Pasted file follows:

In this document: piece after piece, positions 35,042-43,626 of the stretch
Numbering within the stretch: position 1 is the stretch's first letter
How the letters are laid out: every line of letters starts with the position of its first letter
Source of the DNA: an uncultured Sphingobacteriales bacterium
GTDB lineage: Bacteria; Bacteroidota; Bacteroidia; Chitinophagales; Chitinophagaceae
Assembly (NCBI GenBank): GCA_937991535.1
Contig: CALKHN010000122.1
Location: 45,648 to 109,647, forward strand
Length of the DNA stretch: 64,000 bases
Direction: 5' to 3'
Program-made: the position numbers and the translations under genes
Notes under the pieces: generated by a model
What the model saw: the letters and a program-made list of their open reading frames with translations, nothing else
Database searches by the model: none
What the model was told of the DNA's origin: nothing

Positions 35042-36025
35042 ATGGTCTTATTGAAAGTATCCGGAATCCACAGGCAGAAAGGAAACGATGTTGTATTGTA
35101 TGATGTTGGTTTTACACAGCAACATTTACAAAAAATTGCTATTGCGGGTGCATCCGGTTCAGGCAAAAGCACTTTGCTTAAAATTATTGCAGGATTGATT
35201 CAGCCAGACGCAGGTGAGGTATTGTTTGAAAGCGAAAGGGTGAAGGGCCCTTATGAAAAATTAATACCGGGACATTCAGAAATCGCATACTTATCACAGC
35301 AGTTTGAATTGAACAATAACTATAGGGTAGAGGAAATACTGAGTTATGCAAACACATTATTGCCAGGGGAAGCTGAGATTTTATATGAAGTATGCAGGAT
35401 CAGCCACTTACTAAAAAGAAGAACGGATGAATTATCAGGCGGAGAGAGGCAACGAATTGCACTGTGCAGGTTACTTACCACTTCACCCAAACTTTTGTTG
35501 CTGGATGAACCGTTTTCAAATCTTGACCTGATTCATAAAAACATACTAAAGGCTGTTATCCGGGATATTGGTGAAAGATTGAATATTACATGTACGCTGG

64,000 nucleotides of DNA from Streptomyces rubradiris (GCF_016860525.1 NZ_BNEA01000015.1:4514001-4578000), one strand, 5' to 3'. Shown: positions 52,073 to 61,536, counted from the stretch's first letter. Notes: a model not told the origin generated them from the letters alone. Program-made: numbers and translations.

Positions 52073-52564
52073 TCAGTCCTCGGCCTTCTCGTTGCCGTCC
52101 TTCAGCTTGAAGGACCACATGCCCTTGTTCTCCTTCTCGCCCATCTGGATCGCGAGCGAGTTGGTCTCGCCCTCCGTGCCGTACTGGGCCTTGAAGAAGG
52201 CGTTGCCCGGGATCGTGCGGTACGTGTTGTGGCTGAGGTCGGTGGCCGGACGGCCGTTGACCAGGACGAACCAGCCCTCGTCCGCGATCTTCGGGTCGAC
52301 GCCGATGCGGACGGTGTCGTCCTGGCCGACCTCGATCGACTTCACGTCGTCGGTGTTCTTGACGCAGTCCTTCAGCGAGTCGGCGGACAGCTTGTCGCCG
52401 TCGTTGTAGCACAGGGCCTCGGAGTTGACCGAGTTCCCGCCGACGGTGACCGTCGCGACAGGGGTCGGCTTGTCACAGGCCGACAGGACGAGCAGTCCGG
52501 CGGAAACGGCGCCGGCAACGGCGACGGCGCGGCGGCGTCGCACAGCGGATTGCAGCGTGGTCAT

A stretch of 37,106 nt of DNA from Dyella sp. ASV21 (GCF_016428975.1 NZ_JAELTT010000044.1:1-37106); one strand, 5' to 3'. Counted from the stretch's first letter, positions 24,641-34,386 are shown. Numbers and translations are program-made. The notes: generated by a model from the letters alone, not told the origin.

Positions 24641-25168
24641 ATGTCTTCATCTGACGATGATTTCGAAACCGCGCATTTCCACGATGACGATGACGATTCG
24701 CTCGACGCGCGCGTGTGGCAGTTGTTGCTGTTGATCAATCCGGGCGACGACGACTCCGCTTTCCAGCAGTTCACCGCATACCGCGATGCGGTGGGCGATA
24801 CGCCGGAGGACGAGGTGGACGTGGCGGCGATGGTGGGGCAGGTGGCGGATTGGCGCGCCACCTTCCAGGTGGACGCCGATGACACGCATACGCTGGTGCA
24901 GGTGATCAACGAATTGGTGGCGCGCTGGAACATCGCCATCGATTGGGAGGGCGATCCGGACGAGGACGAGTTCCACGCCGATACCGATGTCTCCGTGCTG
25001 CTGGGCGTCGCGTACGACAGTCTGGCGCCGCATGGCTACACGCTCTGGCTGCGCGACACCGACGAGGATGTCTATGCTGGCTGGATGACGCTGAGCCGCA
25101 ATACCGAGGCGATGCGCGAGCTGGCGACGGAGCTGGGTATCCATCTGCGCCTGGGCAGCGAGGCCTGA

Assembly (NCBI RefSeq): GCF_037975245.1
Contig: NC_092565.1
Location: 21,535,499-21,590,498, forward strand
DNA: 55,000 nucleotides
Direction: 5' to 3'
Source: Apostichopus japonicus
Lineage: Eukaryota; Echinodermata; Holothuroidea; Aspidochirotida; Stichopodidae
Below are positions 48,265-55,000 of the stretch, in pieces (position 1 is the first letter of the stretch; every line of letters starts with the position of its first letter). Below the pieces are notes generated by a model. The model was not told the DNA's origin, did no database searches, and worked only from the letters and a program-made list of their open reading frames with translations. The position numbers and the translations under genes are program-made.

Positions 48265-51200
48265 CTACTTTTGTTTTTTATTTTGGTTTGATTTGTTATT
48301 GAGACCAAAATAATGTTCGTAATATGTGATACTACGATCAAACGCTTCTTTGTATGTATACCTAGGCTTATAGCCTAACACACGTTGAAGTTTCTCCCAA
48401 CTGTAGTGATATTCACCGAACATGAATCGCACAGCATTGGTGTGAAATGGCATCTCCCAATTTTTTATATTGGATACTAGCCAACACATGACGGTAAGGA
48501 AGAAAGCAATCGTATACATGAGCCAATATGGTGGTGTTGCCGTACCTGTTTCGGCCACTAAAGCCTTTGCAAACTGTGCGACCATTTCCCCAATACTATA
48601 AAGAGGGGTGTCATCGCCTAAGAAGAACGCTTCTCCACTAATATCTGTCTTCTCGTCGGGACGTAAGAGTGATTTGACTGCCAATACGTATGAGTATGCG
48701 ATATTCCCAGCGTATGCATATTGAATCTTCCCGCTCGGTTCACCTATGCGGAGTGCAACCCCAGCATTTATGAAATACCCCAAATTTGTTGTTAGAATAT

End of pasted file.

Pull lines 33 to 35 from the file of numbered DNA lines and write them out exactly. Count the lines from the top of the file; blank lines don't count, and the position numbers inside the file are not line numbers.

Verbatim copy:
24641 ATGTCTTCATCTGACGATGATTTCGAAACCGCGCATTTCCACGATGACGATGACGATTCG
24701 CTCGACGCGCGCGTGTGGCAGTTGTTGCTGTTGATCAATCCGGGCGACGACGACTCCGCTTTCCAGCAGTTCACCGCATACCGCGATGCGGTGGGCGATA
24801 CGCCGGAGGACGAGGTGGACGTGGCGGCGATGGTGGGGCAGGTGGCGGATTGGCGCGCCACCTTCCAGGTGGACGCCGATGACACGCATACGCTGGTGCA